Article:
The St Vincent Bar, was issued with a written warning after today’s licensing board meeting.
The board spent almost two hours today considering an application by Police Scotland to review the licence under which St Vincent Bar Scotland Limited sells alcohol there.
One of the company directors, Christopher Grierson, is also a personal licence holder and he was present at the virtual meeting to answer questions from the board along with his solicitor Alistair MacDonald.
Convener Cllr Norman Work said at the end of the meeting to Mr Grierson: “You may think you have got off lightly here, but we do take these seriously. If you do come back again then I hope you realise that we are giving you the opportunity to show that you can work on this. I hope that you take what you have heard from the board as a serious matter. Thank you for coming along and appearing today.”
There have been 17 complaints from 13 separate sources since June this year all concerned with the behaviour of people outside the bar, who included customers. It was acknowledged during the discussion that some of those who were either congregating outside or on the steps of St Stephen’s Church, and apparently flouting Covid-19 restrictions may not have all been customers. Some of the people sitting on the steps were carrying bags from supermarkets and at least one person seen by the police brought their own chair. This led the board to agree that not everyone was definitely a customer. Cllr Howie asked if the complaints aligned with the opening hours of the bar and the police confirmed that they did. His was a lone voice appearing to take a sterner approach to this review.
The area first became a problem during the summer, and as recently as last weekend a complaint was made. Those in the queue outside the bar were said to be blocking stairways outside private homes.
Mr McDonald on behalf of his client pointed out that nothing in this review today related to anything illegal. He said that his clients have complied with any guidance given by the police. He said that there have not been any significant recent issues, and he stated that since a meeting of the bar owners with the Licensing Standard Officers and police in mid-November there is an extra member of staff employed outside the pub whose job it is to move people on. He also said the bar is willing to look at alternative drinks containers if necessary.
Chris Grierson offered to reroute the queue north of the bar down towards St Stephen Street which he thought might help get round this issue. There are chalk marks and notices all round the bar and in the street, telling those who are buying drinks to move on. Mr Grierson said that they now have a member of staff outside at all times during opening hours and generally most people asked do move on. He also said that they do not serve people again if they have not moved on when previously asked.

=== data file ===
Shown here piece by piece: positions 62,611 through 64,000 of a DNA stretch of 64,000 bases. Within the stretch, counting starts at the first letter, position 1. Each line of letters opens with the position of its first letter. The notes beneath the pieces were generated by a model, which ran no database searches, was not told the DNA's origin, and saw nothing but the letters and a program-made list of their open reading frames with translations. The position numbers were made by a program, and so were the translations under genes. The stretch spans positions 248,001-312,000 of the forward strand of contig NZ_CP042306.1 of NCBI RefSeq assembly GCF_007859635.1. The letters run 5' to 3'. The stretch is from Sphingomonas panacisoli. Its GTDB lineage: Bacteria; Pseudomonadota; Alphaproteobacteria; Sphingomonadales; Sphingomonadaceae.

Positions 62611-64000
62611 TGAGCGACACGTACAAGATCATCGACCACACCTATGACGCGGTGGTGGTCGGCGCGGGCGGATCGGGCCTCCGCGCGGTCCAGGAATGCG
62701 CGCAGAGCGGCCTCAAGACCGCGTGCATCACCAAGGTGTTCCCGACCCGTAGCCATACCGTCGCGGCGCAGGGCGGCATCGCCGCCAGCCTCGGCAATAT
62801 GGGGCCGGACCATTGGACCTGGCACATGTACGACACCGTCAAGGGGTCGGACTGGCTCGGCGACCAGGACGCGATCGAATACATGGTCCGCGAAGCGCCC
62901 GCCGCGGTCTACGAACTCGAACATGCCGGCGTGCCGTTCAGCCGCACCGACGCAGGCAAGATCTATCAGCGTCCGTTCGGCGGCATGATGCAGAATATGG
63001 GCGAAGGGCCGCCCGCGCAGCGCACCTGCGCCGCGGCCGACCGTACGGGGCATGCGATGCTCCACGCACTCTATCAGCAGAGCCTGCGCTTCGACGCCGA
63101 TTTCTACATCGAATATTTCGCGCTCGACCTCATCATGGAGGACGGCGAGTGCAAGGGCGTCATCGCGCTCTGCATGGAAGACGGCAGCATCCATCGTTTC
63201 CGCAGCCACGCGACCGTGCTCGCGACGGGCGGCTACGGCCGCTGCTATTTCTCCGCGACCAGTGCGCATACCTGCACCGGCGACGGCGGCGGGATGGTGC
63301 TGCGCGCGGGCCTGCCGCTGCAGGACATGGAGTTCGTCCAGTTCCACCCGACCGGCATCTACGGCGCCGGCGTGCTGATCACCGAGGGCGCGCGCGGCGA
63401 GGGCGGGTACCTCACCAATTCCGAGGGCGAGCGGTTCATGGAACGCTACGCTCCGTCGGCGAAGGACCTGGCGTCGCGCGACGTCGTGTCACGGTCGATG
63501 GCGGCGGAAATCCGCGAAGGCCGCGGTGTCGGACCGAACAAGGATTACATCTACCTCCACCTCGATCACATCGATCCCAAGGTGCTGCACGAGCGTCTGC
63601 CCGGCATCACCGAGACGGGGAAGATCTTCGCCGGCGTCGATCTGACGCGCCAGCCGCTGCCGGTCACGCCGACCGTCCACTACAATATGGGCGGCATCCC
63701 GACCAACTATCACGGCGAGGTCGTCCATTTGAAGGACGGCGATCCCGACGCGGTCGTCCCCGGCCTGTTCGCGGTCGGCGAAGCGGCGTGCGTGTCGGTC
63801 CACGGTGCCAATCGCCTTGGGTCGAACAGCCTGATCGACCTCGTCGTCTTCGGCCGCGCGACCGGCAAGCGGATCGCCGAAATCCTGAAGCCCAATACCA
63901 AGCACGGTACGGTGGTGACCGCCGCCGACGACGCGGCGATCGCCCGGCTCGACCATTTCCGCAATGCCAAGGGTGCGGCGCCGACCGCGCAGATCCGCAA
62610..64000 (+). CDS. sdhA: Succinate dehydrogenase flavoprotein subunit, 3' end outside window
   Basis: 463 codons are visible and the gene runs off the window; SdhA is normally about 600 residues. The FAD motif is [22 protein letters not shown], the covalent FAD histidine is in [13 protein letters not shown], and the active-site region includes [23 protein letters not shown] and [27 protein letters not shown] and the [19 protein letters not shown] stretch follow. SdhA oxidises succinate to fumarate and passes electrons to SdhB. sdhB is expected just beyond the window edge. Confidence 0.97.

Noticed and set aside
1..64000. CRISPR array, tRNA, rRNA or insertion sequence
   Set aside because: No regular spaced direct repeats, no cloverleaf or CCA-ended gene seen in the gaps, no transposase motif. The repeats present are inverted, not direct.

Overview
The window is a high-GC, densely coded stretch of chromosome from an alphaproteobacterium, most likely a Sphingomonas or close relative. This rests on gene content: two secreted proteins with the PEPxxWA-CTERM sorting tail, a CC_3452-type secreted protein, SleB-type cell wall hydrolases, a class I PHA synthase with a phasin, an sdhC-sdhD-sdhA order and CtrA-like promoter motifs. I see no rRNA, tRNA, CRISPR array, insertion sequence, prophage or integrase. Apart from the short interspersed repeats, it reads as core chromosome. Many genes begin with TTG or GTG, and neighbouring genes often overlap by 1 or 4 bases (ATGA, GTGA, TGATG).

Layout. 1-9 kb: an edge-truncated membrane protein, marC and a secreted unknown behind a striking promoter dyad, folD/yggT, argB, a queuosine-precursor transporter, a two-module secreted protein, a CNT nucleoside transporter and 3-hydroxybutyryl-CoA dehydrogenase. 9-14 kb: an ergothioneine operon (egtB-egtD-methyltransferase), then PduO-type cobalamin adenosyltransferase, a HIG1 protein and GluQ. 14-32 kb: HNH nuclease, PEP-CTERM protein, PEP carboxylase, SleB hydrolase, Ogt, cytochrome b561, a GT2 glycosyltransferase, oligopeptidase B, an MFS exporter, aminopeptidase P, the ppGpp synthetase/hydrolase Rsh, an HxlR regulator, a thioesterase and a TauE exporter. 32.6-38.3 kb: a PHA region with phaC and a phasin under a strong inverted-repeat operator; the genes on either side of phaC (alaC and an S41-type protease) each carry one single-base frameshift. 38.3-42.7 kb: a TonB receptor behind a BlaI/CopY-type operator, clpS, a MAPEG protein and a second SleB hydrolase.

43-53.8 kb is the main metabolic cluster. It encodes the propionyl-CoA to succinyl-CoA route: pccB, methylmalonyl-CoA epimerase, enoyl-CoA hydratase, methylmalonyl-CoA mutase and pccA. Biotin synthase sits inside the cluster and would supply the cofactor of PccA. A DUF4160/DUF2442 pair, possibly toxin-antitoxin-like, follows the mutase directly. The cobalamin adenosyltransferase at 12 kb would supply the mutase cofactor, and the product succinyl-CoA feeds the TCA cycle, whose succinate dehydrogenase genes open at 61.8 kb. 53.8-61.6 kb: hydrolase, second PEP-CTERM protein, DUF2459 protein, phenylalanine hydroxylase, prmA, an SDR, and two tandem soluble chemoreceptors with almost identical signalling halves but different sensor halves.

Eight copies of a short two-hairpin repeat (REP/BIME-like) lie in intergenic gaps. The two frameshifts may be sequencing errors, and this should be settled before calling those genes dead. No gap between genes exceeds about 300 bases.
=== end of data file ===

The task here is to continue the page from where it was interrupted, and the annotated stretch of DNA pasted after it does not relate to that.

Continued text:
Licensing Standards Officers say they have spent a significant amount of time at these premises since 24 June.
They visited the bar along with police and at one time there were around 60 people outside it. On another occasion they found three members of staff working inside the bar, and a small crowd on the steps of St Stephen’s Church. No member of staff appeared to be patrolling the outside of the bar, despite what the licence holder said at the time – which was that the staff were conducting 20 minute checks.
It became apparent during the meeting that local ward councillor Cllr Joanna Mowat wanted to ensure that the bar retained its licence, and also wanted members of the board to act ‘creatively’. She asked whether there was some way of amending the city’s by-laws to help the licence holder, Chris Grierson, perhaps by ruling the steps out of bounds in some way. The steps of the church are presumably owned by former ballet legend, Peter Schaufuss who now owns St Stephen’s. There are police notices on the gates of the church and on nearby railings warning people not to gather there.
The board decided to impose a written warning on the licence holder, that they would not review Mr Grierson’s personal licence, to ensure that the police and the licensing standards officers have correct contact details for the directors of the company and the Deputy Premises Manager in case of any further complaints, and to refer the matter of any potential change in the bye-laws to the council.
The licensing board consider any reviews of licences on the basis of what are known as the licensing objectives which include matters such as preventing crime and disorder, securing public safety and preventing public nuisance.